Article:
This discussion is interesting, but probably going completely off topic.
In way of apology for continuing it, I've changed the subject line
However, I think it is worth pointing out that in the
semiconductor industry, the state-of-the-art in consumer electronics
crypto probably is considered to be the use a "true" RNG (TRNG)
constructed from some hardware process (pair of ring oscillators, etc) as
an initial seed, feeding into a well characterised encryption engine.
There are other aspects, such as ensuring the keys are not visible to
software directly, but only to a hardware crypto offload engine.
PRNGs are not considered best practice. This isn't my personal opinion -
it is a viewpoint that is strongly enforced by many of the industry
incumbants when licensing, for instance, their DRM specifications. I work
for a company that has recently included an analog TRNG macro into our
new chip design specifically for this specific purpose.
Quoting John von Neumann, "Anyone who considers arithmetical methods of
producing random digits is, of course, in a state of sin."
In Applied Cryptography, the crypto bible by Bruce Schneier, the
requirements for a RNG are defined as:
* the output appears to be random (i.e. passes all statistical
approximation tests of randomness that can be found, auto-correlation,
* it must be computational infeasible to predict next random bit;
* it cannot be reliably reproduced - given same inputs, the generator
should generate two complete unrelated and random sequences.
Depending on the use of the RNG, it may satisfy one or more of these
requirements. PRNGs are usually considered only to satisfy Schneier's
first requirement, whereas good HW-based TRNGs are considered capable of
satisfying all three. Their output does not depend on any previously
produced bits, unless the deterministic behaviour of the PRNG.
There are many techniques for TRNGs:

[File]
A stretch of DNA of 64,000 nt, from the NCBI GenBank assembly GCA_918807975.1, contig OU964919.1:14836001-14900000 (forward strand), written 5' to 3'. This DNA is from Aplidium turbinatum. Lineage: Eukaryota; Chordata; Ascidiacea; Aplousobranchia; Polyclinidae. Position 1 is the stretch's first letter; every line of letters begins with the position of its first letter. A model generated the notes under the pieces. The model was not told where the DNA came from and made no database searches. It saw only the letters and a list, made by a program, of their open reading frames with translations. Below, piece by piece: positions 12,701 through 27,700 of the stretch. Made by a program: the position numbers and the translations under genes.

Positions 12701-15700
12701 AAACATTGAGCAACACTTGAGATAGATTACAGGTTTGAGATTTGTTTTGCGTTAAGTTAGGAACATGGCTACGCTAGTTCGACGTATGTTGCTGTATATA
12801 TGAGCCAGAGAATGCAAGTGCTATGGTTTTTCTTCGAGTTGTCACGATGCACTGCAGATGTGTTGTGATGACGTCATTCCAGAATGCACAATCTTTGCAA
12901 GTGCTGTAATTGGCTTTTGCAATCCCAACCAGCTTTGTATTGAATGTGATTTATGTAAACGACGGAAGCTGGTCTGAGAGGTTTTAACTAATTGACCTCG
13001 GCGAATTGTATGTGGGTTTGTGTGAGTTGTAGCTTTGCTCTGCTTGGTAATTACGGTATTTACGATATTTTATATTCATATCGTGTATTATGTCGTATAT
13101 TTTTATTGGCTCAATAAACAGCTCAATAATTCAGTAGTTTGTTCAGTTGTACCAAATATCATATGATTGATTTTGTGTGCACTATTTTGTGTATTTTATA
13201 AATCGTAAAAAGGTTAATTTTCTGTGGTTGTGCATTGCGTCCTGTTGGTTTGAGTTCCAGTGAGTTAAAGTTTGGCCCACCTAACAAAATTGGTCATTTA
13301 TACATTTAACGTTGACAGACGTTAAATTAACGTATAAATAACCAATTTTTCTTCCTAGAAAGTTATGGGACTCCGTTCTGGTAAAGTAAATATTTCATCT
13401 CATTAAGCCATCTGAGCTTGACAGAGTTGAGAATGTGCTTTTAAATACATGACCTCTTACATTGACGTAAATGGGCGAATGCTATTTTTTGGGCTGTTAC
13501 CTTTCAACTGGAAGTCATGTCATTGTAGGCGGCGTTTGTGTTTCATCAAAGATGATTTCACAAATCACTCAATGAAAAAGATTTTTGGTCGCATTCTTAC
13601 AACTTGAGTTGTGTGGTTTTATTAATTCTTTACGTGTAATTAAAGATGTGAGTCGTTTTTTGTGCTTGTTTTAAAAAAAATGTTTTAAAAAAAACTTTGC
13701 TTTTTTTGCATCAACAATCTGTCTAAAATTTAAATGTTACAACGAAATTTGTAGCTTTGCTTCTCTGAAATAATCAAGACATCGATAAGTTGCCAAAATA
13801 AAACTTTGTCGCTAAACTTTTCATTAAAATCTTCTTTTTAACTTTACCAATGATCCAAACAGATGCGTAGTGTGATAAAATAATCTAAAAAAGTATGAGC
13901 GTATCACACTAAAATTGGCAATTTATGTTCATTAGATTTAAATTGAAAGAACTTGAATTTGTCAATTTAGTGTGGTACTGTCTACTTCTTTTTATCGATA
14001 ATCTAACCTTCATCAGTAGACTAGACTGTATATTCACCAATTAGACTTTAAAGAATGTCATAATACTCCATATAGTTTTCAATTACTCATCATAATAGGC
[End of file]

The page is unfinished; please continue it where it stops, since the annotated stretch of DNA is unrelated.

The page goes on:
* electrical noise (e.g. Johnson noise, Shot Noise, Flicker noise - all
of which have had their noise distributions characterised.)
* Quantum properties of Photons (quantum theory predicts the choice of
path by a photon is truly random)
* Radioactivity - unstable isotope decay
As a consequence, I don't think it is fair to state that theoretical
mathematical functions which appear pseudo random are better understood
than the quantum effects which generate noise.
I also don't think it is correct to say that there are no tests available
for randomness. There are many tests that attempt to determine randomness
through pattern identification - for example, NIST have their "Statistical
Test Suite for Random and Pseudorandom Number Generators for
Cryptographic Applications", the Chi-squared test is useful, as is the
DIEHARD test suite. Obviously, entrophy estimation is theoretically
impossible, but it is possible to get a feeling for random failures in
certain limited runs with appropriate assumptions.
One of the properties of a good encryption engine is that small changes in
the input are reflected in disproportionate changes in the output - i.e it
has good spread across the output space. AES/Rijndael is an example of a
good crypto algorithm where a sequentially incrementing counter will
generate very good output. Using the TRNG input as an initial seed,
coupled with other mechanisms for gathering entropy, into such a crypto
block will generate you a pretty unique sequence of keys.
I think this is well summarised in a presentation by Laszlo Hars ("Random
Topics" - http://www.hars.us/Papers/RandomTopics-SummerCon.ppt) :
"Do Random Numbers exist? Mathematically: yes ... but no algorithm
generates them ... Physically: maybe"
On Fri, 16 May 2008, Timothy Murphy wrote:
> On Thursday 15 May 2008 02:40:10 pm paul at clubi.ie wrote:
>>> If we can't determine randonmess, why should trust the output of a
>> man-made algorithm that /seems/ random over measurements of physical
>> processes that we apparently have good reason to believe /are/
>> Because we know far more about mathematical functions
> than we do about the physical processes you are talking about.
>> Take the time distribution of emissions from radioactive material,
> which is often taken as a model of a random process.
>> There are any number of reasons why this might not in fact be random,
> eg the measuring apparatus might be defective,
> there may be cosmic ray emissions from a completely different source,
> the rate of emission may not be independent of the temperature,
> the direction of the magnetic field may affect the result,
> etc, etc.
> Timothy Murphy
> e-mail: gayleard /at/ eircom.net
> tel: +353-86-2336090, +353-1-2842366
> s-mail: School of Mathematics, Trinity College, Dublin 2, Ireland
> Irish Linux Users' Group mailing list
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